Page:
Quartz, a popular financial news website, released this chart-making tool to the public in 2013. Quartz's in-house tool allowed its journalists to rapidly and easily visualise numerical data, giving their stories a distinct edge. Chartbuilder isn't the simplest tool for newcomers to master, and it also requires knowledge of downloading and running a Python script to begin with.


Although Chartbuilder only generates static charts, these are quite well executed. Users can quickly move from raw data to polished published material.


The only real drawback of the tool (apart from the learning curve) is that it does not provide interactive visualizations like the majority of the others on this list.

6. Infogram

Try out Infogram if you're looking for a simple tool that strips away all technological hurdles. Infogram is all about quickly publishing data online and is aimed mostly at non-technical users and non-designers like marketers, journalists, educators, and business people. s mostly a premium tool, but you can test out its capabilities with the free version. With the free edition, you can make up to ten projects and publish them as online apps, and it contains more than 35 different types of interactive charts and amazing animations.

Unlike many of the other tools on our list, Infogram's primary focus is not on creating dashboards but rather infographics. The same limitations as Tableau Public apply, but this is a good approach to experimentation if you're more interested in playing around with various methods of making gorgeous visuals than getting bogged down in the nitty-gritty of statistical research. It shows that you don't need to be a professional data analyst to come up with results that look good.


Infogram simplifies the creation of not only interactive visualizations but also reports, slideshows, dashboards, email subject lines, and social media posts.


The Infogram branding is quite visible in the free edition when you post an interactive chart onto your website. To get rid of it, you'll need to purchase a premium subscription.

7. Seaborn

Seaborn is a high-level interface that builds on the matplotlib Python package and allows you to make static graphics that are both beautiful and insightful. Seaborn is open-source, so you can modify the code to your heart's content and produce unparalleled visualizations.

Seaborn allows you to display the results of numerous data analytics approaches, including linear regression, time-series analysis, and others. If you're serious about creating stunning visuals that also function as data analytics tools, Seaborn is a perfect option.


An excellent method to improve your Python skills.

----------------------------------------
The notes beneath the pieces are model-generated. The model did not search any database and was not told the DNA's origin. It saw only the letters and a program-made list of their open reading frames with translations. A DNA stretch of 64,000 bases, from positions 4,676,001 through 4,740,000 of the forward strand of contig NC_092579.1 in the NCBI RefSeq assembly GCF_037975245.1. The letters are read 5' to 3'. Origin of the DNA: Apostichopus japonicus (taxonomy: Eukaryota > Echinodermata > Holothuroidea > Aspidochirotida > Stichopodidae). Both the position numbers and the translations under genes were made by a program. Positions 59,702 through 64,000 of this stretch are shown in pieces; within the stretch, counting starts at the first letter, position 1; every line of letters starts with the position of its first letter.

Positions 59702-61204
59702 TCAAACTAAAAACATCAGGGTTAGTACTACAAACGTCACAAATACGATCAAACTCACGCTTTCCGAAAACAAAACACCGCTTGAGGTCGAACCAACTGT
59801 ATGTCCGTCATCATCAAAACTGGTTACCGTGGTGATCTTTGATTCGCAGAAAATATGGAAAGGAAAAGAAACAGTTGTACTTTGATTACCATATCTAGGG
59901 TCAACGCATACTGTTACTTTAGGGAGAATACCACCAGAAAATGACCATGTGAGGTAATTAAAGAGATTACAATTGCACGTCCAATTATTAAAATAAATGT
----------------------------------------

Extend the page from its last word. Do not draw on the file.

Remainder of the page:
The visualizations are less interactive and more static, and to address Seaborn issues, you may need to use Matplotlib in parallel.

8. Plotly

Plotly is one of the most popular data visualization applications for Python. Using Plotly, a figure that was previously static becomes fully dynamic; you can choose between seeing a single data point and numerous data points simultaneously. This interactivity takes only a single line of code, which is really potent. You can design the same kinds of functions as with Matplotlib and Seaborn, but with Plotly, you have the luxury of being able to dig into details and create histograms much more simply.


Plotly is more powerful than Matplotlib or Seaborn since it enables the creation of rich, interactive diagrams based on the use case.


Plotly has a steep learning curve, and users will need to know Python and learn how to use Plotly's own syntax.

9. Shiny from RStudio

The majority of data analysts prefer Python because it is easier to learn; however, R is commonly used in specific fields, particularly where statistical programming is prevalent. R is more difficult to learn than Python, but it may be used to make excellent visualizations. Shiny from RStudio (commonly known as RShiny) is a R package that allows you to accomplish precisely this. Use it to create interactive web applications. These can be hosted independently on websites or embedded into larger dashboards with no web development knowledge required. Additionally, you can enhance RShiny-built applications with CSS and HTML widgets.


An incredibly flexible tool and a large user base. RStudio also provides a step-by-step tutorial that gradually presents all the features and activities you need to know in order to maximise the effectiveness of the software.


RShiny is intended for users with no prior experience with R; however, we recommend at least a basic understanding.

10. D3

The final item on our list is yet another programming-intensive tool. Because it is designed to provide data visualization to online browsers, it also requires some web development knowledge. Once you have learned the subtleties of D3, you'll be faced with an incredibly flexible tool that enables users to let their imaginations run wild. Using scalable vectors, cascading style sheets, and numerous other modifiable elements, the visuals can be altered in any way imaginable.


Once perfected, the outputs are visually stunning and highly engaging.


D3 is notoriously difficult to code, but there are few tutorials and instructions available on how to make the most of it.